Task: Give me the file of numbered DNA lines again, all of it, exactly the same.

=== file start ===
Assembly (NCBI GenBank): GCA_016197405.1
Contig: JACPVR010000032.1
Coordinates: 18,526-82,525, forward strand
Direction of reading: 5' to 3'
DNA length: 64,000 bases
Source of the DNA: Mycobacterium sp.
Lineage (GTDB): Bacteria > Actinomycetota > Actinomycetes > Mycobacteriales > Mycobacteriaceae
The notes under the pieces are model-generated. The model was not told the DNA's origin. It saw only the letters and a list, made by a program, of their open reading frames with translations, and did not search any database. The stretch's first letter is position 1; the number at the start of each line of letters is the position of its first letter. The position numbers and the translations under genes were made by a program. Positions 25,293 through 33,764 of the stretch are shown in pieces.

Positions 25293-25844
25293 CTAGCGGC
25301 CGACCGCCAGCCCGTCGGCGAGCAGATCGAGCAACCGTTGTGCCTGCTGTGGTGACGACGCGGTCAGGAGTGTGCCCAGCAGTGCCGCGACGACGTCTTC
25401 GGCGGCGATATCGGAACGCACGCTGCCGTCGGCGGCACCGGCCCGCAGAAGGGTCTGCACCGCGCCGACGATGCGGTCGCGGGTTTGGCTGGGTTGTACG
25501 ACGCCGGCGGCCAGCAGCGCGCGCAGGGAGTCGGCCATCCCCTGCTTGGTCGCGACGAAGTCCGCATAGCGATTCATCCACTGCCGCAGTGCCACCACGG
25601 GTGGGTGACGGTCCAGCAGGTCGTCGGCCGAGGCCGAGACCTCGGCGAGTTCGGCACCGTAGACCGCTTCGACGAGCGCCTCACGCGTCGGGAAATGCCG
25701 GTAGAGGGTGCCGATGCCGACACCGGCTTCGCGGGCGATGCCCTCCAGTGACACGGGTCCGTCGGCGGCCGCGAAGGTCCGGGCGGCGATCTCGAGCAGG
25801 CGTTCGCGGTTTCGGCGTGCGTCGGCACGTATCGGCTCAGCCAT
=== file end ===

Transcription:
Assembly (NCBI GenBank): GCA_016197405.1
Contig: JACPVR010000032.1
Coordinates: 18,526-82,525, forward strand
Direction of reading: 5' to 3'
DNA length: 64,000 bases
Source of the DNA: Mycobacterium sp.
Lineage (GTDB): Bacteria > Actinomycetota > Actinomycetes > Mycobacteriales > Mycobacteriaceae
The notes under the pieces are model-generated. The model was not told the DNA's origin. It saw only the letters and a list, made by a program, of their open reading frames with translations, and did not search any database. The stretch's first letter is position 1; the number at the start of each line of letters is the position of its first letter. The position numbers and the translations under genes were made by a program. Positions 25,293 through 33,764 of the stretch are shown in pieces.

Positions 25293-25844
25293 CTAGCGGC
25301 CGACCGCCAGCCCGTCGGCGAGCAGATCGAGCAACCGTTGTGCCTGCTGTGGTGACGACGCGGTCAGGAGTGTGCCCAGCAGTGCCGCGACGACGTCTTC
25401 GGCGGCGATATCGGAACGCACGCTGCCGTCGGCGGCACCGGCCCGCAGAAGGGTCTGCACCGCGCCGACGATGCGGTCGCGGGTTTGGCTGGGTTGTACG
25501 ACGCCGGCGGCCAGCAGCGCGCGCAGGGAGTCGGCCATCCCCTGCTTGGTCGCGACGAAGTCCGCATAGCGATTCATCCACTGCCGCAGTGCCACCACGG
25601 GTGGGTGACGGTCCAGCAGGTCGTCGGCCGAGGCCGAGACCTCGGCGAGTTCGGCACCGTAGACCGCTTCGACGAGCGCCTCACGCGTCGGGAAATGCCG
25701 GTAGAGGGTGCCGATGCCGACACCGGCTTCGCGGGCGATGCCCTCCAGTGACACGGGTCCGTCGGCGGCCGCGAAGGTCCGGGCGGCGATCTCGAGCAGG
25801 CGTTCGCGGTTTCGGCGTGCGTCGGCACGTATCGGCTCAGCCAT